April 27th, 2010
(This is the second in a series of posts where we re-visit articles I penned for our Imagine a World series. In each of these repostings, I share some background for the original article and we also provide audio responses from guest contributors. In this post, we explore my article on Real-Life Portfolios, posted originally on February 19th, 2010.)
Rob’s inspiration and original thoughts — As a language instructor, I’ve always been much more interested in what my students could actually do with a language as opposed to what they knew about it. Over the years, that has led me to experiment with a number of portfolio concepts, from student Web sites to paper journals. I always felt it was important that learners be able to capture and demonstrate real progress and evolution. As a businessman who hires a wide variety of skilled and managerial positions, I am equally interested in a learner’s demonstrable ability as opposed to what they “know.” This applies to developers, designers, business analysts, project managers, and product managers. I glance lightly at their academic work and focus mostly on what they can actually do. These personal preferences have made me a strong supporter of portfolios in general, but what I’ve always really wanted was an accurate, realistic version of what a person is — from social chemistry to ability. I imagine we’ll end up with some version of this in the not-too-distant future, and that’s what I intended to address in my original article.
Guest Responses — Here is what our guests have to say about our original post:
Real-Life Portfolios — The Only Resume that Matters
OpEd | Consolidated News Service | February 12, 2015
People always ask me how I got this job. I mean, it’s such a great gig — sharing my opinions and talking to people all day long — and it’s not like I had any formal training for this. I’m sure there are many people who have better formal credentials and who are certainly better looking than I am.
So how did I get this job? It was simply a matter of timing. You know, being in the right place at the right time.
For me, the right timing was in a bar and grill close to my home in Kentucky. I was having a conversation with the bartender when another guy came in, sat down beside me, and ordered a drink.
Now, I’m well-versed in bar etiquette, and it sure looked to me like the newcomer had plenty on his mind and was in no mood for conversation. So, I kept up my dialogue with the bartender and left the man to his thoughts.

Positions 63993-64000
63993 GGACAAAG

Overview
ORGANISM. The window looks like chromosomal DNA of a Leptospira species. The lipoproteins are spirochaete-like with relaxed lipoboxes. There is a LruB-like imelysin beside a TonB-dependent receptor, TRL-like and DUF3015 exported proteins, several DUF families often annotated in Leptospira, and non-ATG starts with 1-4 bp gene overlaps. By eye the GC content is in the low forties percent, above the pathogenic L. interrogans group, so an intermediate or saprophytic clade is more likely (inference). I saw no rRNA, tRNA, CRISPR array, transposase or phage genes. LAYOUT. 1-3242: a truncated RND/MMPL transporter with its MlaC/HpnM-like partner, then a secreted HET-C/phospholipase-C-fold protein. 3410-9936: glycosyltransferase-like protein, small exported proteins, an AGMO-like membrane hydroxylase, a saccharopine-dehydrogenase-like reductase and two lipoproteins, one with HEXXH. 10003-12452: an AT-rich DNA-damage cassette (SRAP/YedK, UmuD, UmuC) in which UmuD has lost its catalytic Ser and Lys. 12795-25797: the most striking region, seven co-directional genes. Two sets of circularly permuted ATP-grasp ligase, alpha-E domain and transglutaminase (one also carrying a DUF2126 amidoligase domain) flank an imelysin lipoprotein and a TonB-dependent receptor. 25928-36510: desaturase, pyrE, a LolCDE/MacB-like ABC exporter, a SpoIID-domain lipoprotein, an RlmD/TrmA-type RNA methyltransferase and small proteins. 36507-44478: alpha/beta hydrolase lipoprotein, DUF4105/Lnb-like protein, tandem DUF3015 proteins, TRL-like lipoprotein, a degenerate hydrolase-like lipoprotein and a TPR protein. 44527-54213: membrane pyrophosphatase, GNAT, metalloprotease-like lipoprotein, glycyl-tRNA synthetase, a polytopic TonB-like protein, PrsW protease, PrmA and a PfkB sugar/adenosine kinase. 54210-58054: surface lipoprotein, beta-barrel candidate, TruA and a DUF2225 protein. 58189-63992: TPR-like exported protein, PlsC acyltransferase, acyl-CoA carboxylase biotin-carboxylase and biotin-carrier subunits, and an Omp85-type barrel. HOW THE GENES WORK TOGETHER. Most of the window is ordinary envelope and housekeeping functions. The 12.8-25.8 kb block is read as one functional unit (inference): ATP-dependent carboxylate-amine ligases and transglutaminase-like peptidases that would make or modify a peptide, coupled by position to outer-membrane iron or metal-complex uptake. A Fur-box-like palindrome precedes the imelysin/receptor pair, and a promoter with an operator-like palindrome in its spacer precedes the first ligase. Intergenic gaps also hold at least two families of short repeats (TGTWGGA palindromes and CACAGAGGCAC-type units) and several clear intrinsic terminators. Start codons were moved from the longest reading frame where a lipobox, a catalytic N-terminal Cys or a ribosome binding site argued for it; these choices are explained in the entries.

Well, a few minutes passed and this fellow blurts out, “I mean really, how bad can it be?”
I gave him a sympathetic nod of the head, as if to say I knew exactly how he felt. He turned directly toward me and kept talking.
“Tell me,” he said. “Do you think it’s all that hard to come up with a good story three times a week?”
I laughed. “Mister,” I said, “I’ve been married three times. The fact that I’m still standing tells you I must’ve come up with good stories more than three times a week.”
Both the man and the bartender smiled.
“I wish my talent thought that way.”
“What business you in?” I said politely.
“Online news. Consolidated News Service. I manage opinion pieces and one of my main writers is killing me. His stuff is pretty lame.”
“So, get another one,” I said as if I knew what the heck I was talking about.
“Right. Get another writer, just like that.”
“It can’t be that hard,” I said. “Someone who’s read Strunk and White, written a little ad copy, published a few pieces here and there.”
The man nodded and turned back to his business. He took a long drink, pulled out his phone, and tapped a few keys.
After a minute, he leaned my way again and said, “Strunk and White, you say? You’ve read it?”
I admitted I had. I didn’t admit to having thumbed through it more than once.
“Say, you wouldn’t be interested in a job, would you?”
“You don’t even know me,” I said. “Besides, just because I’ve read Strunk and White doesn’t mean I can write.”
“Being old school was just the clincher. I’m more impressed with your experience as a teacher, writer, and restaurant manager. Not to mention the three wives and that stint you did on the pipeline in Alaska. I think you might be the perfect man for my column.”
I started to ask him how he knew so much about me, and then all of a sudden it hit me.
I had worked on some ad copy for a real-life portfolio company the month before, and as part of the project, had installed their phone app on my mobile. Once set up, it allows other people to scan your work or life experience from their mobile (provided they have the same service, of course). Once you set the app up, it keeps updating your stats automatically based on social network activity, blog posts, e-mails, and photos.
The truth is I’d been meaning to uninstall the darn thing because it was always asking me “Do you want to include this real-life experience as part of your public portfolio?”
“Tell me you’re interested,” he said.
My answer is obvious since I am now his lead OpEd writer. Of course, I never did uninstall the real-life portfolio app. You never can tell who you might meet.
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